Loss of Winter Hardiness in R. 'Supernova', An Artificial Polyploid
Stephen L. Krebs
David G. Leach Research Station
The Holden Arboretum
Polyploids are organisms that have extra sets of chromosomes, beyond the diploid pair common to most. This condition occurs naturally in over 30% of plant species and is evidently an important adaptive aspect of plant evolution. In genus Rhododendron, naturally occurring polyploids have been documented in subgenera Rhododendron (Jamaki Ammal et al., 1950), Pentanthera (Sax, 1930), and, more recently, Tsutsusi (Eeckhaur et al., 2004). The number of chromosome sets (ploidy level) in these species ranges from four (tetraploid) to twelve (dodecaploid).
Polyploidy can also be induced artificially, by treating diploid cells with chemicals such as colchicine or oryzalin that prevent separation of paired chromosomes during mitosis - the process of cell division and multiplication - and result in cells with double the normal number. This technique has been used successfully in floriculture to improve ornamental characteristics, because more chromosomes per cell mean larger cell size and subsequently larger tissues and organs. In recent years, application of this technique to rhododendrons has been done with the objectives of larger flowers, longer flower retention, thicker leaves and stems, and a more compact growth habit (Pryor and Frazier, 1968; Kehr, 1996; Väinölä, 2000).
The increase of chromosome number by artificial means often has a negative impact on plant adaptations (Levin, 1983). A relevant example of this is provided by the study of Väinölä and Repo (1999), which compared the cold hardiness of two synthesized rhododendron tetraploids to their diploid progenitors - R. PJM Group (diploid) versus R. 'Northern Starburst' (tetraploid), and R. 'Cunningham's White' (diploid) versus an unnamed tetraploid form of it derived from colchicine treatment. Their approach was to expose leaves, stems, and floral buds from cold acclimated plants to stressful freezing conditions in the laboratory, and to estimate subsequent freezing damage. The results showed that leaves from both diploid cultivars were 12-13°C hardier than the corresponding tetraploids, and that R. PJM Group flower buds were about 3°C hardier than R. 'Northern Starburst'.
At the Leach Research Station in northern Ohio, we have been able to corroborate these findings with an additional comparison from field grown plants. The diploid cultivar R. 'Nova Zembla' and its artificially derived tetraploid counterpart R. 'Supernova' were adjacently planted (2 gal. containers) in one of our testing fields five years ago. During the past two years, winter daytime temperatures were subfreezing for sustained periods of time and maximum lows reached -10°F (-23.3°C) in 2003 and –9°F (-22.7°C) in 2004. Spring bloom in both years revealed that flower buds on R. 'Supernova' were winter damaged - the estimate of injury (% of flower buds killed) was 95% in 2003 and 73% in 2004. In contrast, bloom on R. 'Nova Zembla' was unaffected by winter conditions in both years (Figure 1). No signs of freezing injury appeared on leaves or stems of either cultivar.
Flower bud hardiness in R. 'Nova Zembla' is reported at -25°F (-32°C) (Salley and Greer, 1992), which is one reason why it is the most widely grown "red" rhododendron in the US. Our field data indicate that R. 'Supernova' is about 15°F (9°C) less hardy under test conditions provided during those two winters. The difference in flower bud hardiness observed here is much greater than the 3°C loss of hardiness reported in tetraploid R. 'Northern Starburst', compared to R. PJM Group (Väinölä and Repo, 1999), but the authors of that study concluded that the R. PJM Group plants were probably not fully cold acclimated.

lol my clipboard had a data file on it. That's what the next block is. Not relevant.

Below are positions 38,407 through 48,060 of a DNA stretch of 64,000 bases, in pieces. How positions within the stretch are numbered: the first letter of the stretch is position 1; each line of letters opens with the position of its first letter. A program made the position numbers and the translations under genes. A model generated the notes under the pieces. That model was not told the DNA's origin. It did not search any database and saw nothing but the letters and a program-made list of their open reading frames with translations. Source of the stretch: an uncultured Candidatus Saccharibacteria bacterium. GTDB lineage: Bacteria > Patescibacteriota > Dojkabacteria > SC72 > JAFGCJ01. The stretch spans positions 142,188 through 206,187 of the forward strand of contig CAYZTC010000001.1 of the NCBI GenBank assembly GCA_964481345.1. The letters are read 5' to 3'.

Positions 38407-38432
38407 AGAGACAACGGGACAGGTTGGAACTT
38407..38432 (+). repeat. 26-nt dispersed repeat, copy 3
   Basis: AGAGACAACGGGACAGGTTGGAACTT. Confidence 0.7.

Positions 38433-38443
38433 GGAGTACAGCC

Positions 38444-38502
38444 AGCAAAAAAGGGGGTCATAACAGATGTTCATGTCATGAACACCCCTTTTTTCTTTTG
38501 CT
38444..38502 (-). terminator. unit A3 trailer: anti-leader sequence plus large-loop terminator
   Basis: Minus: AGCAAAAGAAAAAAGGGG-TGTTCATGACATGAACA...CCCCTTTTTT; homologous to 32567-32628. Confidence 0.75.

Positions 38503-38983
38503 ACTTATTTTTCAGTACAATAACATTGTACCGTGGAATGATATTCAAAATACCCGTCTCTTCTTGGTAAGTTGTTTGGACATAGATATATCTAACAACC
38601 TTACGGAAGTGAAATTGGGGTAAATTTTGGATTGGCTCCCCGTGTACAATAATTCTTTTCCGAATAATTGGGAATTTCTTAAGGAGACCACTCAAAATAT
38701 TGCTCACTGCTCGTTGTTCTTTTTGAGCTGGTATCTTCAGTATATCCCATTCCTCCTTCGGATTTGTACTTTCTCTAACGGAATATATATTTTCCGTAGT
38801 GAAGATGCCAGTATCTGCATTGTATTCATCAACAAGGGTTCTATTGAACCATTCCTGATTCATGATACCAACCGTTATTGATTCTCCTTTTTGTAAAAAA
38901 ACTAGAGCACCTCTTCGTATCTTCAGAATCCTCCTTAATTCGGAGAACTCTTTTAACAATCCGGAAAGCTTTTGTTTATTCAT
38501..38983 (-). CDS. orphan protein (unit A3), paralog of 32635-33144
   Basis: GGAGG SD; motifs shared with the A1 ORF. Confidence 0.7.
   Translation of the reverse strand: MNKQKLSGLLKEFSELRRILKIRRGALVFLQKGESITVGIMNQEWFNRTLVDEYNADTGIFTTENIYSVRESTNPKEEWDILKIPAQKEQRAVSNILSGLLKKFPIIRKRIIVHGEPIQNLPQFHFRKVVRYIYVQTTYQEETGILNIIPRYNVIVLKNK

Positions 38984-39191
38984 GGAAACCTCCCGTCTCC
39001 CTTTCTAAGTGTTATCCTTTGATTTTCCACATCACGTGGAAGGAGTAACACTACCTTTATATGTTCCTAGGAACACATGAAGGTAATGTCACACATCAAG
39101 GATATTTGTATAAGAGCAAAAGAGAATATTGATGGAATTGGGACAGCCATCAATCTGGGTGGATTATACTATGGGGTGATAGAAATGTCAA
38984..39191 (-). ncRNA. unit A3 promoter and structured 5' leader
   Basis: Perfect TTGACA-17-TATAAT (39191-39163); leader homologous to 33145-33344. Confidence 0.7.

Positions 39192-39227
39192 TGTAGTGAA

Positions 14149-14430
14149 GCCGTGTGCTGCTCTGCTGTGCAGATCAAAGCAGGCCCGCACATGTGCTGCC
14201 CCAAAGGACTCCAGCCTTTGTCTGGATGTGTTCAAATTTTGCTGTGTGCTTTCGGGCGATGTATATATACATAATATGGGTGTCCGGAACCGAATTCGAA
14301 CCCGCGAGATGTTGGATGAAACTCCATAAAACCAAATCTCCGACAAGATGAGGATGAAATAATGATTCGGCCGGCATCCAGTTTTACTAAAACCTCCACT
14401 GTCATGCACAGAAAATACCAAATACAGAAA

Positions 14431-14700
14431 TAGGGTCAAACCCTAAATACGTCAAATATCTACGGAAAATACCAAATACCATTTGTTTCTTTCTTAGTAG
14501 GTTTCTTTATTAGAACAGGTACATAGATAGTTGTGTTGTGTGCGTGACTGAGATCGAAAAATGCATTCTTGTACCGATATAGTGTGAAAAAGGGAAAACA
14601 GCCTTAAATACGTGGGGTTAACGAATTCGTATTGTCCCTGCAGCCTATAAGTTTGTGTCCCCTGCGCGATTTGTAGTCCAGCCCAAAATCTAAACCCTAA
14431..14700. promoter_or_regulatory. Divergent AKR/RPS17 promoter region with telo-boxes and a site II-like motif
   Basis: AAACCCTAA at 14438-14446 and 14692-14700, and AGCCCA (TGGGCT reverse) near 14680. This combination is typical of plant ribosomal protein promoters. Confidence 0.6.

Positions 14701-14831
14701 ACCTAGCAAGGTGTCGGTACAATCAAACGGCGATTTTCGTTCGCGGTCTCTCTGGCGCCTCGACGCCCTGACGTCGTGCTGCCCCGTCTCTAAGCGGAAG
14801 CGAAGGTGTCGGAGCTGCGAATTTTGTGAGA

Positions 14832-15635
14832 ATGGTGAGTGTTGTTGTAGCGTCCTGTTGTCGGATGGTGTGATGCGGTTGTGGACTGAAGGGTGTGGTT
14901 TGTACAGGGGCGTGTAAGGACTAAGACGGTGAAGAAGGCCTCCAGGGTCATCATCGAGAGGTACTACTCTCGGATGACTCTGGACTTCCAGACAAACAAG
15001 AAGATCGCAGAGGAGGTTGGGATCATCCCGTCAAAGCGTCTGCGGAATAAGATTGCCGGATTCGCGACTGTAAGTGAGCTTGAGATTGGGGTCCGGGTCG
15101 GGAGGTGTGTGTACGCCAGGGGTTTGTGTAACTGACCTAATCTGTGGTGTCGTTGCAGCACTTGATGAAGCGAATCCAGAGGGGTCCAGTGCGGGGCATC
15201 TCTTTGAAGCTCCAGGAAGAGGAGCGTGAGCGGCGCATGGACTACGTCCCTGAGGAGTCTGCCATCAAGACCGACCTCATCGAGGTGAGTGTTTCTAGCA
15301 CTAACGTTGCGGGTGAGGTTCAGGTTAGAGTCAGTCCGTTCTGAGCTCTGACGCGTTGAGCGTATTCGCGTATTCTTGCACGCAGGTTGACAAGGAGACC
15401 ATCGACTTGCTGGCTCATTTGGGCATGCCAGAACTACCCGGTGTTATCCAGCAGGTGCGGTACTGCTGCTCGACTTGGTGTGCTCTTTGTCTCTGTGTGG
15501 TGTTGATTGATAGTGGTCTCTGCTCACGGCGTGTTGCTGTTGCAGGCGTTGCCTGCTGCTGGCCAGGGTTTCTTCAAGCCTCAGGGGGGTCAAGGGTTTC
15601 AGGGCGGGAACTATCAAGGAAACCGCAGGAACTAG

|Figure 1. Images of R. 'Nova Zembla' (A) bloom in 2004, and R. 'Supernova' during the 2003 (B) and 2004 (C) season.|
The physiological relationship between chromosome doubling and reduced freezing tolerance in artificial polyploids is mostly a matter of speculation at this point. Increased cell size results in increased water volume, decreased osmotic pressure, and a reduction in the ratio of cell surface area (membrane) to cell volume (Hancock, 1997; Väinölä and Repo, 1999). Because freezing tolerance requires reduced cell water content, these physical changes in polyploids could impair the process by increasing the amount of water to be removed or slowing the rate at which water is moved out.
Some of the natural polyploids in genus Rhododendron, such as R. lapponicum and R. canadense, are native to very cold areas. These adaptations reflect genetic backgrounds that are very different from synthetic polyploids, in addition to a long history of natural selection that is absent in newly derived "colchiploids." Chemical doubling of chromosomes is genetically equivalent to inbreeding (selfing), because it creates an individual that has more homozygous gene interactions than the source plant. For cross-pollinated plants such as rhododendrons, inbreeding can cause a significant depression of vigor and adaptability.
In contrast, most natural polyploids arise from matings between genetically different individuals, via fusion of unreduced gametes (pollen and eggs with full, rather than halved, chromosome sets). Such matings occur repeatedly in some plant populations, resulting in multiple offspring that are less inbred than artificial polyploids and genetically distinct from each other. This diversity among polyploids is important, because it allows natural selection to favor the best-adapted genotypes. As horticulturists, practicing both cultural and natural selection, we will determine over time whether artificially derived rhododendron polyploids have a future in our gardens.
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Stephen Krebs is a member of the Great Lakes Chapter.